The Cassava Program of the Alliance is a multidisciplinary team of research and development scientists drawing on expertise from six research areas. Below we explore each Research Area, its objectives and outcomes in relation to the research on the cassava crop.
1. Enhancement of Genetic Resources
Improved varieties (breeding and pre-breeding).
This research area targets production and economic issues with potential genetic solutions, aiming to increase productivity, sustainability and utilization of cassava in LAC and SEA regions.
Some important discoveries of the Cassava Program include the identification of new sources of:
- delayed post-harvest physiological deterioration,
- resistance to whitefly infestation, cassava brown streak disease (CBSD), and cassava frog skin disease (CFSD);
- high accumulation of β-carotene content (high-provitamin A);
- short cooking time;
- high and low amylose content; and high root yield productivity,
- sustainability and utilization of cassava in LAC and SEA regions.
2. Agronomy and Soil Management
Optimized fertility solution.
The main objective of the second research area is to achieve sustainable cassava production by land-use practices that are highly productive, sustainable, economically viable, and environmentally safe. Furthermore, it focuses on physiological traits identification for climate resilience. The regional focus lies in cassava-growing regions of South East Asia(SEA) and Latin America and the Caribbean(LAC).
Agronomy and soil management is a key element of the deployment pipeline for improved cassava germplasm developed by the breeders with contributions from the whole program’s team. It aims to develop best-management practices regarding optimal nutrient supply and utilization in conjunction with varieties developed by the breeding program. Also plays a role in creating cassava farming systems that will enable farmers to transition to higher-value commodities, such as fruits crops.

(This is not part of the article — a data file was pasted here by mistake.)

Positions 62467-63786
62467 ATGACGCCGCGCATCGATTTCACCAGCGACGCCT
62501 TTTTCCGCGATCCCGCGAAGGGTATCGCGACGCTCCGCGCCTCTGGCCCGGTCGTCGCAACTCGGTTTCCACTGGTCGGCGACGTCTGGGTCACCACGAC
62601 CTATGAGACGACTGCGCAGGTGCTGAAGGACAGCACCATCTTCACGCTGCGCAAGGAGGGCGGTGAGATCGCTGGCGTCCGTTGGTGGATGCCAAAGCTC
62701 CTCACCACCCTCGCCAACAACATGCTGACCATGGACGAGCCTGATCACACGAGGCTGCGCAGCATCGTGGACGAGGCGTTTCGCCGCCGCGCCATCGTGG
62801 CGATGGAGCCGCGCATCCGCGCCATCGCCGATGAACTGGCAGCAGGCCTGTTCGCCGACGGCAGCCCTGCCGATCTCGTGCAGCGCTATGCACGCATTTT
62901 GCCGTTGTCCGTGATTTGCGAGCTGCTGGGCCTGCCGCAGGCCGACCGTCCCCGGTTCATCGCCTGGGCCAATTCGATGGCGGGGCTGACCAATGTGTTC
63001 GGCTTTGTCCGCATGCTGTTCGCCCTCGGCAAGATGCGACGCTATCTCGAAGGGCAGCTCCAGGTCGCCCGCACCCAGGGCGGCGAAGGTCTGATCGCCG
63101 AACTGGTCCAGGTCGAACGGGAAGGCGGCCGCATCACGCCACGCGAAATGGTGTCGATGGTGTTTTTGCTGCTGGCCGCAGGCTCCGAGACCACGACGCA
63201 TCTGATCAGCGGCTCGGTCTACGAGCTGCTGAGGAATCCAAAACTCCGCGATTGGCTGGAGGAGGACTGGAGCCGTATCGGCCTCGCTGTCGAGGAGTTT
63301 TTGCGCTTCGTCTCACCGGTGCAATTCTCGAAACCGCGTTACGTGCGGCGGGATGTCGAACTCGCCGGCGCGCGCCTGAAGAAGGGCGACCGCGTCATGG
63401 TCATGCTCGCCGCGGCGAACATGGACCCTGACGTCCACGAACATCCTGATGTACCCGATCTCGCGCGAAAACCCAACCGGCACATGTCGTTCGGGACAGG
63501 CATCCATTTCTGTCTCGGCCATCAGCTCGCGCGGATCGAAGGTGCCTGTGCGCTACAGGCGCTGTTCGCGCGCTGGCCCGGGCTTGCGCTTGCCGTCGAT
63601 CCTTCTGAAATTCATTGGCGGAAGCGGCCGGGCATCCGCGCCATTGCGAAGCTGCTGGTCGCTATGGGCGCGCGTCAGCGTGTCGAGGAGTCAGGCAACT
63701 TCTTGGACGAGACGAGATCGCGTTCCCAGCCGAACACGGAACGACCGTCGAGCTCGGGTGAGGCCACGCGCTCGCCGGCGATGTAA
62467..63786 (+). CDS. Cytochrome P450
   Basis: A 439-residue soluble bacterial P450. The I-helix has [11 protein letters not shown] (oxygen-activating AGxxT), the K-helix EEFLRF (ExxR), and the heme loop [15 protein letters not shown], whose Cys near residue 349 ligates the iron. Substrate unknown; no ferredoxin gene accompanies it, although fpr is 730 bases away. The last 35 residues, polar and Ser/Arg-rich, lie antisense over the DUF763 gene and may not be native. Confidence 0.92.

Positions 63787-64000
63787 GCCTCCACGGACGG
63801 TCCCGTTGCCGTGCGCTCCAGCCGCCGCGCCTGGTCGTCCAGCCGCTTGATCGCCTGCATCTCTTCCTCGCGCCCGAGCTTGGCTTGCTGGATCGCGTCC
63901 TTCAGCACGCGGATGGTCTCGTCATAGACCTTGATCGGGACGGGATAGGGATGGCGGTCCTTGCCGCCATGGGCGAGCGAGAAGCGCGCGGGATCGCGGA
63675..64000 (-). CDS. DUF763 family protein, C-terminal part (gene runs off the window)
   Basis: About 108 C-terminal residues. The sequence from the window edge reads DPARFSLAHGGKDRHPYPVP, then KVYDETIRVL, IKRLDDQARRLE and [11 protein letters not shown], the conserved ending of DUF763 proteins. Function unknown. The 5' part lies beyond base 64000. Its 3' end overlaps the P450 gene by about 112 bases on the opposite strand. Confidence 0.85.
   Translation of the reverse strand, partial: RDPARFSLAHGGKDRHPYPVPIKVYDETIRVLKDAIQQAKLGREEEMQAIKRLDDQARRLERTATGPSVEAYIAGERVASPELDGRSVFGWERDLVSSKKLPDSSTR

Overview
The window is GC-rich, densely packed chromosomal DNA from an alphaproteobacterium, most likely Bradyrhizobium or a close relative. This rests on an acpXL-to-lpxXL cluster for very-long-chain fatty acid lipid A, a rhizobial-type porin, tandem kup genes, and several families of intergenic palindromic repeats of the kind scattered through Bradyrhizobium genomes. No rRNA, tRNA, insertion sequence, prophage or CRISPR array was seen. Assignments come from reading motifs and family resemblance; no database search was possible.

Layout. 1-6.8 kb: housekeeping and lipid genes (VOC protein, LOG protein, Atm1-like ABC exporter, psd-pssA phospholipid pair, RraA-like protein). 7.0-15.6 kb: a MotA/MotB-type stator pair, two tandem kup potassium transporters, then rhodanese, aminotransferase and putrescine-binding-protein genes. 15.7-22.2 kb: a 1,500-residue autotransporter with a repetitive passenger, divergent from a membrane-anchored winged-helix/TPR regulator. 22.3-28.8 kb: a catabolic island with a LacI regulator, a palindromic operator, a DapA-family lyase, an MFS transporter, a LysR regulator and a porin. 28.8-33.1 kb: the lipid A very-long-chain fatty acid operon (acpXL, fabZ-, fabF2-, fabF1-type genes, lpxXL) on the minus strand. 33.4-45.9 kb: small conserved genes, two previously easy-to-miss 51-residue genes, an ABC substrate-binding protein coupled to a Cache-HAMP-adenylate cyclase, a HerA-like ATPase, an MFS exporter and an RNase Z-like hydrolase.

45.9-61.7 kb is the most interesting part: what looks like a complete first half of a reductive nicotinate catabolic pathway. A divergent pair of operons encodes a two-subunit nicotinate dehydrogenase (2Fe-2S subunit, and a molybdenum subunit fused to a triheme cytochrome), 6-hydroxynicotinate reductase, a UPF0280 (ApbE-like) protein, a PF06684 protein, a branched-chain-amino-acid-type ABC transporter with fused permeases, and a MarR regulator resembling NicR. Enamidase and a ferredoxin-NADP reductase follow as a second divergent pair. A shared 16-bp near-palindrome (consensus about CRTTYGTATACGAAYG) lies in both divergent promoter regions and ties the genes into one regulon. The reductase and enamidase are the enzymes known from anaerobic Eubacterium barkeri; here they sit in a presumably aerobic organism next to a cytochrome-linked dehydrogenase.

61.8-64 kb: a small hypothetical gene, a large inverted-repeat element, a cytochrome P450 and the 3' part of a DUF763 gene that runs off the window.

3. Crop Protection
A Strategic pre-emptive response to pests and pathogens.
The main objective of the third research area, is to contribute to the development of pest and disease management approaches that are economically viable, environmentally sound and that will help protect and enhance human health in Latin America and the Caribbean(LAC) and South East Asia(SEA) regions.
This objective is being pursued by experimental validation of host-pathogen interactions and designing of diagnostic tools for timely identification and tracking of pests and pathogens. Apart from applying such tools in the monitoring of priority cassava threats, a key role here is to incorporate their outputs into the Cassava Program delivery pipeline.
This includes the use of diagnostic tools to certify and deliver disease-free seed to farmers (fourth research area) and the identification of pest and disease resistance and tolerance sources into the breeding efforts for use by the breeding program (first research area).
4. Seed Systems and Harvesting
Increased access to clean seed material.
The main objective of the fourth research area is to develop technologies and strategies that will contribute toward the implementation of commercially sustainable cassava seed value chains for this vegetatively propagated crop while promoting adoption by smallholders of highly productive and improved varieties using healthy seed material.